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Becoming a home-school teacher

Discussion in 'Career clinic' started by Summer93, Oct 19, 2015.

  1. Summer93

    Summer93 New commenter

    Hi everyone,

    After a very difficult year and a long period of sickness, I've decided to leave mainstream education. It's been a really heartbreaking decision but I'm trying to look forward.

    I've been informally offered a position to home-school a little boy, who due to his SEN, will not attend school. I'm really excited about this, but also somewhat nervous/apprehensive. Does anyone have experience of doing something similar? I guess I just need a little more information.

    I'm concerned about how this will affect my career long term, if I decide to return to teaching in schools a couple of years down the line, will it look better or worse on my CV than leaving a permanent role to teach supply? How do I go about maintaining my QTS etc.?

    I'd like to do this on a self-employed basis really, so looking to make this as legitimate as possible.

    Thank you for any help or advice you can offer!
  2. pepper5

    pepper5 Star commenter

    I can help with one of your concerns ; the one about being self employed. Go onto the HMRC site and find out how to register as self employed. Once you do this, you simply keep a record of your income and record of your expenses and at the end of the tax year, you or a bookkeeper will feel in a self assessment form to calculate how much tax you owe. It is easy so don't worry about it. If you don't want to to of yourself, you might want to pay a bookkeeper to do it for you.

    You might also want to look into what insurance you need. Your union may be able to advise you on that or the Teacher Support Network.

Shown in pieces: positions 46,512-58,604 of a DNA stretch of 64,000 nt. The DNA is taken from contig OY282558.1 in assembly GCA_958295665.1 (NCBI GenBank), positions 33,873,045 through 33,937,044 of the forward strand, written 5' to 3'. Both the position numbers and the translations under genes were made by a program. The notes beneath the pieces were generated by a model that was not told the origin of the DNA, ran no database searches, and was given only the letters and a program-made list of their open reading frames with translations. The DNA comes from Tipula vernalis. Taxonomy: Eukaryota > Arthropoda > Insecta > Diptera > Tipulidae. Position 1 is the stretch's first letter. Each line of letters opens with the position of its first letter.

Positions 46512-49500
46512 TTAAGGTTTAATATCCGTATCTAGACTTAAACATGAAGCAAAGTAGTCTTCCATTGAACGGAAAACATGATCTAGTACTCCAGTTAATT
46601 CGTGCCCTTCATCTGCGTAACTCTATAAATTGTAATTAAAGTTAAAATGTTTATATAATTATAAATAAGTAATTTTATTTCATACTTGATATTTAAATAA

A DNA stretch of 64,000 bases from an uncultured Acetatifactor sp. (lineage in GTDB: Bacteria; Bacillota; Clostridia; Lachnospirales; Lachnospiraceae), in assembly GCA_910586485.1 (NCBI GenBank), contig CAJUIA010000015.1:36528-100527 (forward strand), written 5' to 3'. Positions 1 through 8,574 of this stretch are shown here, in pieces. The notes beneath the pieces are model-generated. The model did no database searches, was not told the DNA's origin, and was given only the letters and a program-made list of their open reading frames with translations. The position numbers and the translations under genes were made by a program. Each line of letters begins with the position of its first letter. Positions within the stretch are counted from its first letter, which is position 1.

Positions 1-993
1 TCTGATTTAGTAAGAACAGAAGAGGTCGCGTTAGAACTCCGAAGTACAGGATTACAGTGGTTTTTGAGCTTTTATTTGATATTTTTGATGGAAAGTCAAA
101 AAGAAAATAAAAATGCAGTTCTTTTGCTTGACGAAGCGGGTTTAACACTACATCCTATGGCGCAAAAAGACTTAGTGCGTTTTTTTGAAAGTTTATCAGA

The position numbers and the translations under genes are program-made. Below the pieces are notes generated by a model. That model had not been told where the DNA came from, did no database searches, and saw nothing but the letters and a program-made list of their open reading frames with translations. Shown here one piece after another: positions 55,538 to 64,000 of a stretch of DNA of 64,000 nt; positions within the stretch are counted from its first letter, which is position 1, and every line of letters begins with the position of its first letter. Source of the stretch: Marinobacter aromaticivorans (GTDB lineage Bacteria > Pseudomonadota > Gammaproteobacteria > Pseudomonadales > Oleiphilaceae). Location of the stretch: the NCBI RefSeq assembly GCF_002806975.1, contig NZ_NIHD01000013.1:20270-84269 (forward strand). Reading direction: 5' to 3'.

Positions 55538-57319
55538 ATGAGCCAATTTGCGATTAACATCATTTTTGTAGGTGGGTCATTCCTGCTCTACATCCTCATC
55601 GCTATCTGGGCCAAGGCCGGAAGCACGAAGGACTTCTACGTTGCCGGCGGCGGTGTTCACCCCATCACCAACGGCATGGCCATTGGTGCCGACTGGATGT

If you are a qualified teacher, you never lose QTS. Returning to mainstream will be fairly easy since their is a shortage of teachersmin some areas. You may have to do supply to get your foot back in.

    Do you have any experience of working with the particular needs this student has? You might want to find out more specific information and go on a short course to learn about specific strategies you need.
  3. TheoGriff

    TheoGriff Star commenter


    Some good points there, @pepper5 , in an overall very helpful post!

    I do not think that this will be negative, long term, as you will be involved in planning,delivering and assessing. Just not whole-class classroom behaviour. And I should imagine that it would be very rewarding.

    Do keep up your Union membership, by the way. You are a Union member, aren't you?

    Join a Union. Yes, now!

    And why not post on the Special educational needs forum and ask there for advice too?

    Best wishes

  4. pepper5

    pepper5 Star commenter

    Sorry about the typos...should be there is a shortage of teachers....
  5. Summer93

    Summer93 New commenter

    Thank you for your replies! That's really helpful :)
    I will definitely keep up my union membership, couldn't have lived without them this year, th ey've been a huge source of support!

    Will look into HMRC, insurance etc. this week. Starting to feel like an exciting prospect now!

    I do have experience of teaching children with these needs, but will likely look at some short courses in addition to this, just to get myself into the swing of it (have been off sick with work related stress since the end of summer term now) The special educational needs board seems like a good place to start!

    Thanks again
  6. TheoGriff

    TheoGriff Star commenter


    (The missing Thumbs Up icon)

    Best wishes


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